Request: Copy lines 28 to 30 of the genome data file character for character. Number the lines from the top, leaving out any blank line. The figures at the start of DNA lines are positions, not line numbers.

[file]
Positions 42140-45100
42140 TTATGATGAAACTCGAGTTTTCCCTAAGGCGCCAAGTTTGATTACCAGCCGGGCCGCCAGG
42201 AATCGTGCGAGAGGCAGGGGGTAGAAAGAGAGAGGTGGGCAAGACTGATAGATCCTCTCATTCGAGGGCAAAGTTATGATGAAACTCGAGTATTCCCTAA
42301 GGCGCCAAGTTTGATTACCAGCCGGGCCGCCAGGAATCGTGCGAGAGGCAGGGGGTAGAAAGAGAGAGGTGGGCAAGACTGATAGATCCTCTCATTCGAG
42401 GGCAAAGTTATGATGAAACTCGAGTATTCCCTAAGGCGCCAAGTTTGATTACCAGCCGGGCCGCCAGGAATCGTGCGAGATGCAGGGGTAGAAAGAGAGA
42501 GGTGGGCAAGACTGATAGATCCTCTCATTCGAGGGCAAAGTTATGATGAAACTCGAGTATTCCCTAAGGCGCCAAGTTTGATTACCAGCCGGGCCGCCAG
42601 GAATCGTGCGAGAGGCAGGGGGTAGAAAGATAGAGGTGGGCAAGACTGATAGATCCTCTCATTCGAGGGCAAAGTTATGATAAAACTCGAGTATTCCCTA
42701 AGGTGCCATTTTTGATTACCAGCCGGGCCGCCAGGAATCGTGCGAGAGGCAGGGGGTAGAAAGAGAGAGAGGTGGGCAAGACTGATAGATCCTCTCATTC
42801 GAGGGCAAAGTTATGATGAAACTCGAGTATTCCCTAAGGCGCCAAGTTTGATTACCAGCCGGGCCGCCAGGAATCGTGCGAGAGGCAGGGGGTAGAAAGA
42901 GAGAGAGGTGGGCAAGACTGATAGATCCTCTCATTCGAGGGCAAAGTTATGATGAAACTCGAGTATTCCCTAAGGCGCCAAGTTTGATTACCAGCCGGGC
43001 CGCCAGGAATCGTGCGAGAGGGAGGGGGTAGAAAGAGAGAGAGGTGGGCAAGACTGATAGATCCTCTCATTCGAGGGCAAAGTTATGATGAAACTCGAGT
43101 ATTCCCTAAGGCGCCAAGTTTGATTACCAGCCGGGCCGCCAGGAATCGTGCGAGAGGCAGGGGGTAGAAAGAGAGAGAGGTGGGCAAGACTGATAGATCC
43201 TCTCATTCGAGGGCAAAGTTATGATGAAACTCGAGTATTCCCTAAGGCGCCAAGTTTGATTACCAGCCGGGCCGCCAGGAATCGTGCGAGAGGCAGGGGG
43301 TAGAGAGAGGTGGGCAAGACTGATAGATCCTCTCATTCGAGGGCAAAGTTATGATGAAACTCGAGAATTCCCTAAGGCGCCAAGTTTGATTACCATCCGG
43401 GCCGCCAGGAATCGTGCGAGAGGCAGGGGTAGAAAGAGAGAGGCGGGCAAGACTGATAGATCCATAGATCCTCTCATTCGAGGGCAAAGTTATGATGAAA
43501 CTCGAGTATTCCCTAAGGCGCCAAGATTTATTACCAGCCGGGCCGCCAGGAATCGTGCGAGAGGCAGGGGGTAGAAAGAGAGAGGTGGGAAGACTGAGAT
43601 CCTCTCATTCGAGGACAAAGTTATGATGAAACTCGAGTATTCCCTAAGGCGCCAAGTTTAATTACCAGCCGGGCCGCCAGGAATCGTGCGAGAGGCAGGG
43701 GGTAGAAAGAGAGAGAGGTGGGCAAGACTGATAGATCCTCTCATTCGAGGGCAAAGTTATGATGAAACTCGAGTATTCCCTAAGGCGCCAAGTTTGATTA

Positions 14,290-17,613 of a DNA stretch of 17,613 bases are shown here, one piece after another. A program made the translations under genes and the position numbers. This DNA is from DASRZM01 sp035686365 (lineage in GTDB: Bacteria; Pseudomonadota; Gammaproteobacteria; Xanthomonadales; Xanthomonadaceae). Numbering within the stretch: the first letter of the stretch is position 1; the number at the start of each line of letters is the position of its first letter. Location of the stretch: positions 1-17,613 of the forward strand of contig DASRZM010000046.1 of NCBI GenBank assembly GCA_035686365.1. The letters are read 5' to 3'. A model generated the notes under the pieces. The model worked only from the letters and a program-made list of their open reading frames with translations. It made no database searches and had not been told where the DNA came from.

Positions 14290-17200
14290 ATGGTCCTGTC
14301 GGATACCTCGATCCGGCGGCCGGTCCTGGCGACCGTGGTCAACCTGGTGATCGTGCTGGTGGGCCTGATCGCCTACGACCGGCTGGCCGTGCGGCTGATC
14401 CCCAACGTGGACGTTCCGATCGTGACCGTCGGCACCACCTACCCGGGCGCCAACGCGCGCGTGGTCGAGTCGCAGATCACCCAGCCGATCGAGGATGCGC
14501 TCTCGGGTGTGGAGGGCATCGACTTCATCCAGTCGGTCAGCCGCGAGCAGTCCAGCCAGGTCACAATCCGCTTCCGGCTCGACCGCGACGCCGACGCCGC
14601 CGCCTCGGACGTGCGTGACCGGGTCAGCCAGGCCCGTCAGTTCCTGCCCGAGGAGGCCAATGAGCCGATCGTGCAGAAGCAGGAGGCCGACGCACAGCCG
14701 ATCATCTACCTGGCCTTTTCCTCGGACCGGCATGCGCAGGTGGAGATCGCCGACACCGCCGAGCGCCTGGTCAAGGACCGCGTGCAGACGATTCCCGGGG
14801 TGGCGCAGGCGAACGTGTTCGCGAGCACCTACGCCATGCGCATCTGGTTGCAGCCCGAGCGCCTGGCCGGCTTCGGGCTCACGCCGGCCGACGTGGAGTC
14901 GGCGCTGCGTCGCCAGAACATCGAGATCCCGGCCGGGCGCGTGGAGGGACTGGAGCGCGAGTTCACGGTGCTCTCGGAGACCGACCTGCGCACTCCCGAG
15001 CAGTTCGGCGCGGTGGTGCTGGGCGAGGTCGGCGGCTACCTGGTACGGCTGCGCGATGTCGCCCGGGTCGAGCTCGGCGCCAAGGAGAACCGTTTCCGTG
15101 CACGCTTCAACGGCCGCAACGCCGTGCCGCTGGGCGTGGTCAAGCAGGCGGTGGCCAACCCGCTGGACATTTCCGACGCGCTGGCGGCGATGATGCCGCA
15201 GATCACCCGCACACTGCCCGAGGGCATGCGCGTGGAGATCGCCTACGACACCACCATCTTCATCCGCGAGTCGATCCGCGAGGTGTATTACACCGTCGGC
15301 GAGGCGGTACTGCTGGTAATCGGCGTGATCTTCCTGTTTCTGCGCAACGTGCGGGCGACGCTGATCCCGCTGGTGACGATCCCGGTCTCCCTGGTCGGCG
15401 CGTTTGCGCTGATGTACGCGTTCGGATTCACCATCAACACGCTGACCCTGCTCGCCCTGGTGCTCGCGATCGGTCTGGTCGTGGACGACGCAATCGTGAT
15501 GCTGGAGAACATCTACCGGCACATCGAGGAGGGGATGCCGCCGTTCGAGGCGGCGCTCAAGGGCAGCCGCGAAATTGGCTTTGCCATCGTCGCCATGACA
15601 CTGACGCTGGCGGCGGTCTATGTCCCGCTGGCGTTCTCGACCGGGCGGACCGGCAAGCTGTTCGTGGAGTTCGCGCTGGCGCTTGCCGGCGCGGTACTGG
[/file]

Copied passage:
14901 GGCGCTGCGTCGCCAGAACATCGAGATCCCGGCCGGGCGCGTGGAGGGACTGGAGCGCGAGTTCACGGTGCTCTCGGAGACCGACCTGCGCACTCCCGAG
15001 CAGTTCGGCGCGGTGGTGCTGGGCGAGGTCGGCGGCTACCTGGTACGGCTGCGCGATGTCGCCCGGGTCGAGCTCGGCGCCAAGGAGAACCGTTTCCGTG
15101 CACGCTTCAACGGCCGCAACGCCGTGCCGCTGGGCGTGGTCAAGCAGGCGGTGGCCAACCCGCTGGACATTTCCGACGCGCTGGCGGCGATGATGCCGCA